Two Iconic Moments in Mass Recovery Disclosure (Bill White and Beverly Haberle)

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Today, large addiction recovery celebration events have become an annual public ritual in many communities. Recovery rallies that a decade ago attracted a few hundred now attract tens of thousands of individuals and families in recovery and their allies. The modern era of mass recovery celebrations (at a public level rather than in closed recovery fellowship conventions or conferences) began with two iconic events in 1976:  Operation Understanding and Freedom Fest.

Operation Understanding, sponsored by the National Council on Alcoholism (NCA), was the brain-child of NCA’s Walter Murphy, who believed that a televised event in which prominent people disclosed their long-term recovery from alcoholism would exert a profound effect on public perceptions of alcoholism. On May 8, 1976, in Washington, D.C., 52 prominent citizens from all walks of life publicly proclaimed their recovery from alcoholism. Those present included political leaders (Senator Harold Hughes, Congressman Wilbur Mills), physicians (Dr. John Mooney), authors (William Borchert), journalists (Adela Rogers St. John), film stars (Lillian Roth, Mercedes McCambridge), television celebrities (Dick Van Dyke, Gary Moore, Jan Clayton), an astronaut (Buzz Aldrin), professional athletes (Don Newcomb), a Native American Tribal leader (Sylvester Tinker of the Osage Nation), and key alcoholism policy advocates (Marty Mann). For people in recovery and those working in the treatment field in 1976, Operation Understanding would be forever fixed as a flashbulb memory—something we did not expect to see in our lifetimes given the stigma attached to alcoholism at that time. It was a turning point in the collective consciousness of America, forever breaking the stereotype of alcoholism as the “hopeless Skid Row wino.”  

Freedom Fest 1976 Bloomington MNOperation Understanding was quickly followed by a mass public recovery celebration event dress held June 26, 1976, at the Metro Stadium in Bloomington, Minnesota. Led by Wheelock Whitney and Chair Bill Milota and emceed by Dick Van Dyke, more than 20,000 recovering men and women attended Freedom Fest. The daylong event included a hot air balloon race; musical entertainment provided by Michael Johnson, Natalie Cole, and Tony Orlando; educational workshops; and numerous speakers, including Senator Harold Hughes, Senator Walter Mondale, Senator Hubert Humphrey, Carl Eller; Fran Tarkenton, Janet Woititz, and Don Shelby. Songwriter Hal Atkinson contributed a song, Together, celebrating the theme of Freedom Fest.  The film One Day commemorated the event.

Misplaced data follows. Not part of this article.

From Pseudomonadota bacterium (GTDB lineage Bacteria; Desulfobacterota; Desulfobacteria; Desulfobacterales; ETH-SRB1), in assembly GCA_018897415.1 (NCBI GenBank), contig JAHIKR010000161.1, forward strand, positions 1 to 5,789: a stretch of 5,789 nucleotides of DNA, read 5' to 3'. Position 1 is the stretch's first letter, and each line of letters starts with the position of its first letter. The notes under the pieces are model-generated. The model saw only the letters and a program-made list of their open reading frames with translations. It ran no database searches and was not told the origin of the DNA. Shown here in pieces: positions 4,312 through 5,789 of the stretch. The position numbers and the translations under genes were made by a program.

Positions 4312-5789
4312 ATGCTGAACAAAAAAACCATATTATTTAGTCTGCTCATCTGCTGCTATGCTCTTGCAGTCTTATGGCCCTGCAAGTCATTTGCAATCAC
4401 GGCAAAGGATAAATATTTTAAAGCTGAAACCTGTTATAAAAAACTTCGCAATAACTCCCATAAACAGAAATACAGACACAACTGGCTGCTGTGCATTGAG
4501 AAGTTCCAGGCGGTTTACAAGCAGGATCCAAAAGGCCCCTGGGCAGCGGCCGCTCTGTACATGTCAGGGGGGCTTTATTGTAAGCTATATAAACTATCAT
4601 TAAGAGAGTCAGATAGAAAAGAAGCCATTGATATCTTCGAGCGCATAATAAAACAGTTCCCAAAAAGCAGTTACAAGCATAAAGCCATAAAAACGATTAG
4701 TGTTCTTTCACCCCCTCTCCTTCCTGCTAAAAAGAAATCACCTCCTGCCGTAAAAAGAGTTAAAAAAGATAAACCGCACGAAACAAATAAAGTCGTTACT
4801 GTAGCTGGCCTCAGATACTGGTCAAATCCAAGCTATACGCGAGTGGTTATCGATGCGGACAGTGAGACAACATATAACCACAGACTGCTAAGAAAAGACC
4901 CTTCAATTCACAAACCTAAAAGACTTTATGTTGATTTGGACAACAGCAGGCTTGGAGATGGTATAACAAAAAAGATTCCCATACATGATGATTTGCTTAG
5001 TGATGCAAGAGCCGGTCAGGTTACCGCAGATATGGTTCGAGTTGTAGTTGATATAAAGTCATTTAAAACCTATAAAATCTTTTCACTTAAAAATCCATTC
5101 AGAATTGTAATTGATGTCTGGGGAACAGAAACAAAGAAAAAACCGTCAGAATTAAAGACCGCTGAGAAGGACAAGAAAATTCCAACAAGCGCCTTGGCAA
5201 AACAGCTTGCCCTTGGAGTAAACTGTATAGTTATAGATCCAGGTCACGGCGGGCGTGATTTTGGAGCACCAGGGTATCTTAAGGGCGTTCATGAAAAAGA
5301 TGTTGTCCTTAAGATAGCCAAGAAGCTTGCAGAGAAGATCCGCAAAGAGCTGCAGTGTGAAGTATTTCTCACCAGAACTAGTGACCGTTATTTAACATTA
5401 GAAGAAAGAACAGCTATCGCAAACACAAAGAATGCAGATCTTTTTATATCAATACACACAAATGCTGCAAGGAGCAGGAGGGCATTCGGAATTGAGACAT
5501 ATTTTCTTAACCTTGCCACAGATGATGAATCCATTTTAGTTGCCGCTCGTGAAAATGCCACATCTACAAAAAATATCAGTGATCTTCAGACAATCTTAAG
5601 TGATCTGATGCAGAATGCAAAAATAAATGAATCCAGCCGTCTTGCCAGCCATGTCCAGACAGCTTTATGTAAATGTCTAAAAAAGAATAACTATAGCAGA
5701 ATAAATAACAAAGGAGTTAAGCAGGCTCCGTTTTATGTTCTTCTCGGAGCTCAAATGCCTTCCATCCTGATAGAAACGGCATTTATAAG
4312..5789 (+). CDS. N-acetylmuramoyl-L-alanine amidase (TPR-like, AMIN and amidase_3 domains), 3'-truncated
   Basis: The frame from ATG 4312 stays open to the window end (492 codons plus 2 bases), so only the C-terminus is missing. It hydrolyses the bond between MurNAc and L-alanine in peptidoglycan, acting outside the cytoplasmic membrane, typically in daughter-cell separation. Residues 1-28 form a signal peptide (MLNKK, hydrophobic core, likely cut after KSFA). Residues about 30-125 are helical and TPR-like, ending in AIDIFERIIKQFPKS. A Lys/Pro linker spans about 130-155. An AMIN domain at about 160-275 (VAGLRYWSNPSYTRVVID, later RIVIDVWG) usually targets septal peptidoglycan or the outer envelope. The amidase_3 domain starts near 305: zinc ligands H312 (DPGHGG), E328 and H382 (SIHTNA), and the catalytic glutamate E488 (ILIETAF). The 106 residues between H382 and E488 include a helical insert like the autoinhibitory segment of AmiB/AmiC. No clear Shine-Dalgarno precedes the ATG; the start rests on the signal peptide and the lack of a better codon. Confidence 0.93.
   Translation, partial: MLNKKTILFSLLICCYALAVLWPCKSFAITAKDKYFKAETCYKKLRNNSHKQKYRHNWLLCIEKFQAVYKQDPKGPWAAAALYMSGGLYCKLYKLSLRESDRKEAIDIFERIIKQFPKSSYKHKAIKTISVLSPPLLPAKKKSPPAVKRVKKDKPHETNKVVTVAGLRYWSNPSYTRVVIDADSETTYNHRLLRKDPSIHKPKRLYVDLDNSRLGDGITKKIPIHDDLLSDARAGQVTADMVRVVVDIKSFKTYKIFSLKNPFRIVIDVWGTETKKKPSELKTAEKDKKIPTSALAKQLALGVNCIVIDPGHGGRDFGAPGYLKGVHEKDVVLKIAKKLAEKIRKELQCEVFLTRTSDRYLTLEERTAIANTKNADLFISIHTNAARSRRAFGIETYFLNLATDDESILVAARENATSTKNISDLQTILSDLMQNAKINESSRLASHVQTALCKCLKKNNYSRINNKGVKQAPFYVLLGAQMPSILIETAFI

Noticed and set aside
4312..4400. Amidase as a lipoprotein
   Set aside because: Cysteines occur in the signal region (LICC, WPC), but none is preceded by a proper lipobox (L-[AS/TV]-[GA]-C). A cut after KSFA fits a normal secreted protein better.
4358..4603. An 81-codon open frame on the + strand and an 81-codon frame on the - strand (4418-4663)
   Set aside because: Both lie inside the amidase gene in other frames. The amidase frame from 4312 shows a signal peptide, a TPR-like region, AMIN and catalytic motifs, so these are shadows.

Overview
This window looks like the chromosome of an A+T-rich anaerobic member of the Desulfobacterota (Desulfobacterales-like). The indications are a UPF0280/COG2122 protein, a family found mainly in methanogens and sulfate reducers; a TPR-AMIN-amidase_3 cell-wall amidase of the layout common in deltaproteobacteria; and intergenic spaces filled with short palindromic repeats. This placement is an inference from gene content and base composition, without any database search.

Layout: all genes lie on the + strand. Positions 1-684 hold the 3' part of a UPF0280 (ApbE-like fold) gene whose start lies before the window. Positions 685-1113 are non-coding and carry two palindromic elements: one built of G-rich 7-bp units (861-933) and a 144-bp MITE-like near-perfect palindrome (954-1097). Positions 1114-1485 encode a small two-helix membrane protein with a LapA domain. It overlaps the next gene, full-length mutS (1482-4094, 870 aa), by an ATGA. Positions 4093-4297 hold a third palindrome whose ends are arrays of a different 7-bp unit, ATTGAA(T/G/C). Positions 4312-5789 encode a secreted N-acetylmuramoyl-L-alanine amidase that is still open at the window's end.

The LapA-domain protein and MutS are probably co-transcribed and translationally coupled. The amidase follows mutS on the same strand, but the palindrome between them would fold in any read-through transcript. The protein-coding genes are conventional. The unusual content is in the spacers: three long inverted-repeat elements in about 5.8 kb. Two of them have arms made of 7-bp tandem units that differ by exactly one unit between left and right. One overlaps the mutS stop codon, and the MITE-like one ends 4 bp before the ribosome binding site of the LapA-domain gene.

During this same time, a small group of volunteers near Philadelphia began a grassroots effort to raise awareness of issues associated with alcoholism and other drug addictions and the importance of advocacy, education, and prevention. The spirit of this group, emboldened by the national mobilizing efforts, was contagious, and grew into what is now the The Council of Southeast Pennsylvania and its recovery community initiative, Pennsylvania Recovery Organization –Achieving Community Together (PRO-ACT) with over 60 professionals and 400 volunteers. The Council is one of the most vital and respected alcohol and drug advocacy, prevention, and recovery support organizations in the nation. This year, the Council, an affiliate of the National Council on Alcoholism and Drug Dependence (NCADD), will celebrate its 40th Anniversary by launching a year-long public awareness campaign honoring those from the original Operation Understanding event.  The “Thriving in Recovery” campaign kickoff will be a gala on May 5th at Normandy Farm Hotel and Conference Center in Blue Bell, Pennsylvania. Over the last year, the Council has been capturing stories of local individuals who are thriving in recovery.  The intent is to show that, while recovery is hard work, long-term recovery is a reality for over 23 million other Americans.  In addition to raising funds and awareness, the gala program will feature an award ceremony and reflections on Operation Understanding by William Borchert and others. For more information about the campaign or this event, go to www.councilsepa.org or call 215-345-6644.

Events like the above organized by people in recovery serve many purposes. They provide a forum for recovering individuals and families to collectively honor their survival and health. They illustrate and celebrate diverse pathways and styles of long-term addiction recovery. They challenge the stigma, stereotypes, and pessimism long associated with severe alcohol and other drug problems.  They provide a venue for advocating pro-recovery social policies and programs. They expand the community space in which recovery can flourish.  And they send a beacon of hope into the community that no one need die from addiction, that permanent recovery is possible, and that individuals and families in recovery can live full, meaningful, and contributing lives. As we celebrate the anniversary of the first of these iconic recovery celebration events, it is fitting that we pause to honor the brave men and women who first stepped into the public light to share their experience, strength, and hope with the world.